• Income protection premiums may be tax deductible
* Commencement subject to a waiting period up to a specified age (eg age 65)
** Depending on your occupation
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Medicare levy and private health
rebate
Base tier
(no change)
Tier 1
Tier 2
Tier 3
Singles
$84,000 or less
$84,001-97,000
$97,001-130,000
$130,001 or more
Families*
$168,000 or less $168,001-194,000
$194,001-260,000
$260,001 or more
Private health insurance rebate entitlement
Under 65 years old
30%
20%
10%
0%
65-69 years old
35%
25%
15%
0%
70 years old or over
40%
30%
20%
0%
1.25%
1.5%
Medicare levy surcharge
Rate
0.0%
1.0%
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Reducing capital gains on growth
assets
• Tax on capital profits when assets are sold
• 50% discount if held for more than 12 months
• Strategies to reduce capital gains include:
• sell assets when you have a low MTR
• use excess franking credits to balance CGT
• sell after dividend payment
• offset capital gains against losses
• keep accurate records
• make a deductible contribution to super to offset gains
8
Don’t forget about the little things
•
•
•
•
Delay any income
Pre-paying your investment expenses
Keep your receipts
Claim your uniform
9
Insurance bonds
Tax effectiveness:
• Marginal tax rate greater than 30%?
• Income taxed in the hands of IOOF at 30% (if held for 10 years)
• Benefit from imputation credits and other allowances
• Can’t (or won’t) contribute to superannuation?
• Reached contribution caps
• Over 75 and do not qualify to contribute
• Younger accumulator and saving for pre-retirement expenditure
• Want to benefit from gearing strategies?
• Consider using WealthBuilder as security
• Competitive rates
Insurance bonds
Options for traditional tax effective investments:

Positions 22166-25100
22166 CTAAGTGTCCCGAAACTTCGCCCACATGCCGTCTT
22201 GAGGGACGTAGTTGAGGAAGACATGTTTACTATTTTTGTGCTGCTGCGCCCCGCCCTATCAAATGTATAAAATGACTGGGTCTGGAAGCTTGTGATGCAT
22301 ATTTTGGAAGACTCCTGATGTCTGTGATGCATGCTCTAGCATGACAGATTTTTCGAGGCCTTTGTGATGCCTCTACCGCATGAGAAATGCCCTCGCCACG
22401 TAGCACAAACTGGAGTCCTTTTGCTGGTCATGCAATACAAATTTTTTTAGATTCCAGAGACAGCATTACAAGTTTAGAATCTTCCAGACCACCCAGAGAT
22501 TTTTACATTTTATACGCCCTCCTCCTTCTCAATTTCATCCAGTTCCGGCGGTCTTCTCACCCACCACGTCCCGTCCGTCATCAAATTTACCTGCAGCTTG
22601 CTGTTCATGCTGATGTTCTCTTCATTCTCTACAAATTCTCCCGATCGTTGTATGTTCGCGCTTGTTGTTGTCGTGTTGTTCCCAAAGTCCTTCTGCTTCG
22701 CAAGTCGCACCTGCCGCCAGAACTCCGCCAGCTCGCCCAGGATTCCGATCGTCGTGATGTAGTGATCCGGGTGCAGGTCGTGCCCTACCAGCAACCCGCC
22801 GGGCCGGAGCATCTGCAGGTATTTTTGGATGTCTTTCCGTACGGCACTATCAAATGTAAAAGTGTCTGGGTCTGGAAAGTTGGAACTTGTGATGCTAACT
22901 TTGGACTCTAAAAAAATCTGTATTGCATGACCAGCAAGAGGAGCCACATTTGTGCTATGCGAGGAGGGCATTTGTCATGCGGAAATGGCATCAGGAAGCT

• Contributing to superannuation
• Tax paid at 15% vs investor’s MTR
• Cannot access funds until retirement /preservation age
• Annual limits for contributions
• Other traditional income producing, tax effective investments
• Australian equities portfolio
• Margin lending/negative gearing – cost of borrowing v capital growth,
margin calls, fees and charges
Access salary sacrificing into
super
• Foregoing a portion of your gross salary for contributions into
contributions
• Especially effective for those on higher marginal tax rates
• Maximum 15% contributions tax versus maximum marginal tax rate of
46.5%
12
Case study: salary sacrifice
No salary sacrifice
Salary sacrifice
$80,000
$62,400
($18,747)
($12,699)
Disposable net income (A)
$61,253
$49,701
Employer contribution
$7,400
$7,400
Salary sacrifice contribution
N/A
$17,600
Less contributions tax (15%)
$1,110
$3,750
Net super contribution (B)
$6,290
$21,250
Total net benefits (A+ B)
$67,543
$70,951
Taxable income
Tax payable*
Difference
$3,408
* The 2013/14 tax scales include the Medicare Levy and low income tax offset.
Mary (age 49) earns a package of $80,000 and wishes to use
$17,800 of her package to contribute into super.
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Getting a 50 per cent return on
your investment
• Maximum co-contribution of $500 if make a $1,000 non concessional
contribution
• Minimum income to receive maximum co-contribution - $33,516
• Threshold at which no co-contribution is received - $48,516